When times are good, expansion plans, future investments and revenue growth are the focus points in most industries. But during down times, organizations scrutinize spending. The current economic crisis is hitting the health care sector as hard as other industries. The result: shuttered private practices, squeezed hospital operating margins and many non-clinical jobs getting the ax. So what does this mean for health care industry supply chain managers? In an attempt to usher in supply chain efficiencies and shape a healthier bottom line, clinicians, executives and others are now more ready than ever before to listen to their supply chain managers. A panel of industry leaders addressed the topic at the third annual Leadership Summit on Health Care Supply Chain Management hosted recently by the World Health Care Congress.

Regina Herzlinger has been dubbed "the Godmother of Consumer-Driven Health Care," and without question she is a revolutionary in her field. It was Herzlinger who pulled back the curtain to reveal the unraveling of managed care, and who predicted the rise of consumer-driven health care and health care-focused factories. What would this forward-thinker have to say about alternatives to the current single-payer-by-employer health insurance system? Probably not replacing it with a similar single-payer-by-government health insurance system. Herzlinger recently delivered the Second Annual Health Economics and Policy Lecture at the W. P. Carey School.

The future of the pharmaceutical industry lies in its willingness to share scientific information, tailor drugs for individual patient groups and have the courage to walk away from some therapies in order to improve outcomes in other areas, says Eli Lilly and Company chairman of the board Sidney Taurel. Addressing the Economic Club of Phoenix recently, Taurel expressed excitement at the possibilities ahead for new ways of developing medicines that cut costs and more precisely target which patients will benefit.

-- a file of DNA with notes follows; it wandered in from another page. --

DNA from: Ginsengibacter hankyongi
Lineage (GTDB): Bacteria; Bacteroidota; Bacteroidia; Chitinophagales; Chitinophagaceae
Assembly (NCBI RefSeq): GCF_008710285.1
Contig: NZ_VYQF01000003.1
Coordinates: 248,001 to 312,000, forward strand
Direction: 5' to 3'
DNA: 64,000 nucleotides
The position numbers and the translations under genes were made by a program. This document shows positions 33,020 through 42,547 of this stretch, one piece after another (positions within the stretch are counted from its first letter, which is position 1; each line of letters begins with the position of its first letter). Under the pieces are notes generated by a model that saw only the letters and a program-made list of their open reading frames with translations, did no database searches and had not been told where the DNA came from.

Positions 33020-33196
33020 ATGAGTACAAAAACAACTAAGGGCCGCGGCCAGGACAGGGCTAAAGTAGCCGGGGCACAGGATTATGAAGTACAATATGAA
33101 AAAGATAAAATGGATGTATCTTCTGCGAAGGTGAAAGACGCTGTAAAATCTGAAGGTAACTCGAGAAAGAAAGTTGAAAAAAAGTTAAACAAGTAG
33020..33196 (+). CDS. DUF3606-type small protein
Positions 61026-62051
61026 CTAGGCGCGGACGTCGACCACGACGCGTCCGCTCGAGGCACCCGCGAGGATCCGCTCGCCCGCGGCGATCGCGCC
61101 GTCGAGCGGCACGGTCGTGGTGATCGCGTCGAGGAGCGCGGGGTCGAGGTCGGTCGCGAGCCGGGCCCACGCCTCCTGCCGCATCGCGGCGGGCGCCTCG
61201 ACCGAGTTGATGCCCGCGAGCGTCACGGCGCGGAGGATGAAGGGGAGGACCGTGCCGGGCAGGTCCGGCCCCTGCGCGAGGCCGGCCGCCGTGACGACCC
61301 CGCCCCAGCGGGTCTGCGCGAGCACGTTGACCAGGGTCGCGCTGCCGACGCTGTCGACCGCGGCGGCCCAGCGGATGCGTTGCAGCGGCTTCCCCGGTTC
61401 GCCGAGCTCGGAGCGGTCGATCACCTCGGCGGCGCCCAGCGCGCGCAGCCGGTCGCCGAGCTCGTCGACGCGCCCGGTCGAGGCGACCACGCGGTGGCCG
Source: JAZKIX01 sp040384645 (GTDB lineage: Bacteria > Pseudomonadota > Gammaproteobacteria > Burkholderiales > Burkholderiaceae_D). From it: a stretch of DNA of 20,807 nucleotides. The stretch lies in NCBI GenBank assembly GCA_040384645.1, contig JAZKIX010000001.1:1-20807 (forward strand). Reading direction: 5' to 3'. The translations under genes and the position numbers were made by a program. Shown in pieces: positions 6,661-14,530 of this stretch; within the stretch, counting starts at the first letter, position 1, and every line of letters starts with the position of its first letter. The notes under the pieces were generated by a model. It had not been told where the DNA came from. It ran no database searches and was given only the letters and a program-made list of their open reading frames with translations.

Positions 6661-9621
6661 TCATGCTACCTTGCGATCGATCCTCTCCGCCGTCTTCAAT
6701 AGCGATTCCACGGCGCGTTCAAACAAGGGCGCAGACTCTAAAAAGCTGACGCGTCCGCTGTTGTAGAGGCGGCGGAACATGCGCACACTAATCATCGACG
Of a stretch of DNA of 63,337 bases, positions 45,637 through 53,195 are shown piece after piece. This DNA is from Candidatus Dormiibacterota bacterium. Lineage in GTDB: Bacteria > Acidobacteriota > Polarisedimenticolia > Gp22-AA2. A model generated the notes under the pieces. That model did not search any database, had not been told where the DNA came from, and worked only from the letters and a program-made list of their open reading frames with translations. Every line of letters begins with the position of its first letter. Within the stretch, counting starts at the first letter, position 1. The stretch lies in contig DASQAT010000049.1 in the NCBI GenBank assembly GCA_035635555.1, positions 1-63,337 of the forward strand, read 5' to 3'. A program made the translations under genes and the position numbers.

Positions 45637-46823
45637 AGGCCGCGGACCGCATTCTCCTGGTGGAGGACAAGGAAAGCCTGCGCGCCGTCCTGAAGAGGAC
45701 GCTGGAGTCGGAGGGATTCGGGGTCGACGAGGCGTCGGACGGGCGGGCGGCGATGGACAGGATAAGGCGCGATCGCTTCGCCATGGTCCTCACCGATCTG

In the third and final presidential debate on October 15, Senators Barack Obama and John McCain spent some time discussing health care — an issue which, in spite of increasingly dominant concerns about the economy — still seems to matter a great deal to American voters. In Part 3 of a series on health care reform and the election, experts at the W. P. Carey School separate fact from politics in the issues surrounding employer mandates.

About 46 million Americans — 15 percent of the population — do not have health insurance, according to the latest U.S. Census data. Approximately $100 billion would be needed to provide them with coverage. Can we afford it? And where would the money come from? Experts discuss the issues in Part 5 of the Knowledge@W. P. Carey series on health care and the election.